That might not look like one of those dangerous dogs at my feet but we don’t call her the hairy hand grenade for nothing.
She’s one part Jack Russell, one part Chihuahua, four and a half kilograms of molten rage.
It’s not her fault. She wasn’t socialised with other dogs much before I got her. That’s what happens when people buy a puppy because it matches a handbag.
Her instinct is to yap first, ask questions later.
It’s not clever and it’s certainly not big. But it’s her way of telling potential threats there’s the heart of a lion beating within that tiny trembling frame.
I understand her funny ways now. We shorties need to stick together.
And while a miniature dog puffing itself up into a righteous fury is probably more comical than anything else, it’s my job to make sure we don’t both land in trouble if another animal, or one of those interfering humans, takes it the wrong way.
So when the postie comes calling I make sure she’s tucked away and doesn’t feel obliged to “protect” the house.
And when we’re somewhere out of the ordinary I keep her close by and give strangers’ dogs a wide berth.
They say you don’t get bad dogs, just bad owners.
I’d hate to be labelled one of them so that’s how I fulfil my side of the bargain.
Dangerous Dogs Act is all of our business
They also say you can’t judge a book by its cover.
And that’s why the Dangerous Dogs Act is back in the news.
And I know there are lots of terrible things happening in the world but I really like dogs.
So do Courier readers, judging by the comments when we reported on it this week.
And with 11 million dogs in the UK, their behaviour is your business – even if you don’t own one yourself.
So here goes.
The act, which outlaws the ownership of four kinds of dogs, is not fit for purpose.”
The Scottish SPCA has launched a a campaign called No Bad Breed, with the aim of overturning the 30 year-old law.
The charity says the act, which outlaws the ownership of four kinds of dogs, is not fit for purpose.
At present, if a Japanese Tosa, Dogo Argentino, Fila Brasileiro or American pit bull comes into the care of the Scottish SPCA it must be put to sleep.
That’s regardless of its temperament or suitability for adoption.
You don’t see or hear a whole lot about Japanese Tosas, Dogo Argentinos or Fila Brasileiros.
Maybe, in that way, the law served its purpose.
But since 2013, 24 pit bulls that were being looked after by the Scottish SPCA have had to be destroyed.
Losers in genetic lottery
In some cases the owners did not realise their dog was a pit bull when they got it as a pup.
Their pets were probably far better behaved than my own tiny timebomb.
But because she had the good fortune to be born a – okay, I’ll say it – jackahuahua and they lost out in the genetic lottery they had to die while she lives to snarl another day.
🐾 Today we launch our #nobadbreed campaign on the 30th anniversary of the Dangerous Dogs Act.
We want Section One scrapped, or amended so banned breeds who come in to our care and have not harmed anyone can be rehomed.
— Scottish SPCA 🐾 (@ScottishSPCA) August 12, 2021
It doesn’t seem very fair.
It certainly doesn’t meet the old “innocent until proven guilty” test.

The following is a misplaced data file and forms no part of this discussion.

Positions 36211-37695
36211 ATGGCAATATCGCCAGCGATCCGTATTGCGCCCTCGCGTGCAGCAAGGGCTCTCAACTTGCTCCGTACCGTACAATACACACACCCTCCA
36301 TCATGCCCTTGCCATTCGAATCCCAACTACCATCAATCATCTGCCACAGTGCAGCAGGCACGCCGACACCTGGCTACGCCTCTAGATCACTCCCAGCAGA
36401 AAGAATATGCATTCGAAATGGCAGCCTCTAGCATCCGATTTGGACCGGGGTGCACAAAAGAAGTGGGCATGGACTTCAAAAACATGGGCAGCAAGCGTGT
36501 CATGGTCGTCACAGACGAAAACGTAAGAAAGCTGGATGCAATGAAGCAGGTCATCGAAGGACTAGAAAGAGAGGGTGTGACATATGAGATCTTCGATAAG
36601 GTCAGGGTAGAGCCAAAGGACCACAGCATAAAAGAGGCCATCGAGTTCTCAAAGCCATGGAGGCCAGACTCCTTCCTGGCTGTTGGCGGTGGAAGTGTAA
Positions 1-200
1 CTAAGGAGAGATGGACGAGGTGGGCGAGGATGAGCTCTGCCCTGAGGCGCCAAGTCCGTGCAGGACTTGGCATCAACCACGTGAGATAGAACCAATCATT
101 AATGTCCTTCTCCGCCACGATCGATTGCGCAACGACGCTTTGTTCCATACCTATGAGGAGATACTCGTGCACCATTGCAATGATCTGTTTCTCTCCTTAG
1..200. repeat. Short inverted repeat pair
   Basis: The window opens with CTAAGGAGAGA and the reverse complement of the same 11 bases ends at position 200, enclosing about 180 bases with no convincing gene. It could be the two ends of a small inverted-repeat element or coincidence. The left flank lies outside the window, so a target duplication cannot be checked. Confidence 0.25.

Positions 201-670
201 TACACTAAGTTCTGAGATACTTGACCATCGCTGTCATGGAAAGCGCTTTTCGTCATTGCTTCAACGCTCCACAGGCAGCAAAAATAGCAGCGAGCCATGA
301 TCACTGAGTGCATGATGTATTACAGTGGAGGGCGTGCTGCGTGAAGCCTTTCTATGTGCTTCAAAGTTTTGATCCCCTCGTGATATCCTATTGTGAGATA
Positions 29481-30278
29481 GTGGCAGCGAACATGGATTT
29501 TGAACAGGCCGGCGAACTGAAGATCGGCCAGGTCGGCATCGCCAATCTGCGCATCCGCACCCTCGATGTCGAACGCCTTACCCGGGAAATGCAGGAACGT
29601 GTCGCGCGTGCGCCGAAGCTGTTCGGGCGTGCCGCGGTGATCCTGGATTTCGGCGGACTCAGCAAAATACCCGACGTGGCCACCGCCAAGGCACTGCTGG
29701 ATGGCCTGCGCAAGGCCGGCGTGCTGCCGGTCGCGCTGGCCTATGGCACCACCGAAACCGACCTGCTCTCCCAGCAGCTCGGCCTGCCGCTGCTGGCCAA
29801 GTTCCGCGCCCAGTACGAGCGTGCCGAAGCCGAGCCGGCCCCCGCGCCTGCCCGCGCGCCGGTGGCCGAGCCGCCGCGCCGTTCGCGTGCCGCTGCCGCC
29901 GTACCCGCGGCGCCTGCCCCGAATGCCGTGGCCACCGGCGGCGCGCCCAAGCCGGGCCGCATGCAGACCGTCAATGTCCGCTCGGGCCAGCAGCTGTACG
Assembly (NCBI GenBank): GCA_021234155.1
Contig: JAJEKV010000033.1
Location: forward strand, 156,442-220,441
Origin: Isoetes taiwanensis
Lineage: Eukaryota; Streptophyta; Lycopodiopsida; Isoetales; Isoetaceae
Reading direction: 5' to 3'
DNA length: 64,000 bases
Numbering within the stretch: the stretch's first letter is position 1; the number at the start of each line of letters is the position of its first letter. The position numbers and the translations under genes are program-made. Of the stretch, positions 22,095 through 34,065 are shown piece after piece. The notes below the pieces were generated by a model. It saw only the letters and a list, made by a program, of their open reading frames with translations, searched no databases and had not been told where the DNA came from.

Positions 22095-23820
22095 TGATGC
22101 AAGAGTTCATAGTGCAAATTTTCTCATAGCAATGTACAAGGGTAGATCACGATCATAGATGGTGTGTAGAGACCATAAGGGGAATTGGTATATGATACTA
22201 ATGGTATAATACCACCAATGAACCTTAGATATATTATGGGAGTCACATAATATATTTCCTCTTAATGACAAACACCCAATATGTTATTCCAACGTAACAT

And not surprisingly the Scottish SPCA’s petition was well on its way to hitting its 10,000-signature target, last time I checked.
We’d like to see a bigger focus on legislation that ensures responsible dog ownership rather than punishing individual dogs for the way they look…”
Mike Flynn, Scottish SPCA
The charity wants section one of the Dangerous Dogs Act removed, so dogs can be judged on “deed not breed”.
Dogs which attack could still be put down, but the blanket ban on the four types named in the legislation would go.
Scottish SPCA chief superintendent Mike Flynn says: “We believe any breed of dog can be potentially out of control and dangerous in the wrong hands.
“We’d like to see a bigger focus on legislation that ensures responsible dog ownership rather than punishing individual dogs for the way they look if they haven’t harmed anyone.”
Act was unpopular from the start
I remember the law being introduced because I interviewed a man whose dogs were in line to be destroyed. Two well cared for, well behaved pit bulls that sat obediently at his feet all the time we were talking.
There had been a number of attacks on children and we went through one of these moral panics that were popular in the 1990s.
The old dog licence was abolished in 1987. At 37p it wasn’t worth the trouble of enforcing.
So in order to be seen to be doing something the Conservative government banned a small number of big strong dogs which were in danger of becoming fashionable with the wrong kinds of people.
It was a bad law, introduced in haste, and it’s still a bad law today.
And here’s the thing. It didn’t stop dog attacks either.
There are cases coming through our courts all the time.
Dangerous dogs come in all breeds
Data suggests Labradors are the biggest culprits. Probably because they make up such a big proportion of the dogs in the UK today.
Jack Russells and Cocker Spaniels don’t come out of this too well, either, so I’m really skating on thin ice.
The problem isn’t dogs, though. It’s people.
And that’s why the review the Scottish SPCA is calling for is long overdue.
Continuing to punish a vanishingly small number of dogs for the way they were born is a waste of time and effort.
Supporting agencies like the Scottish SPCA to help people become better owners will make life safer and more pleasant for everyone.
Oh and if you see a short angry woman walking towards you with a short angry jackahuahua, step out of our way if you know what’s good for you.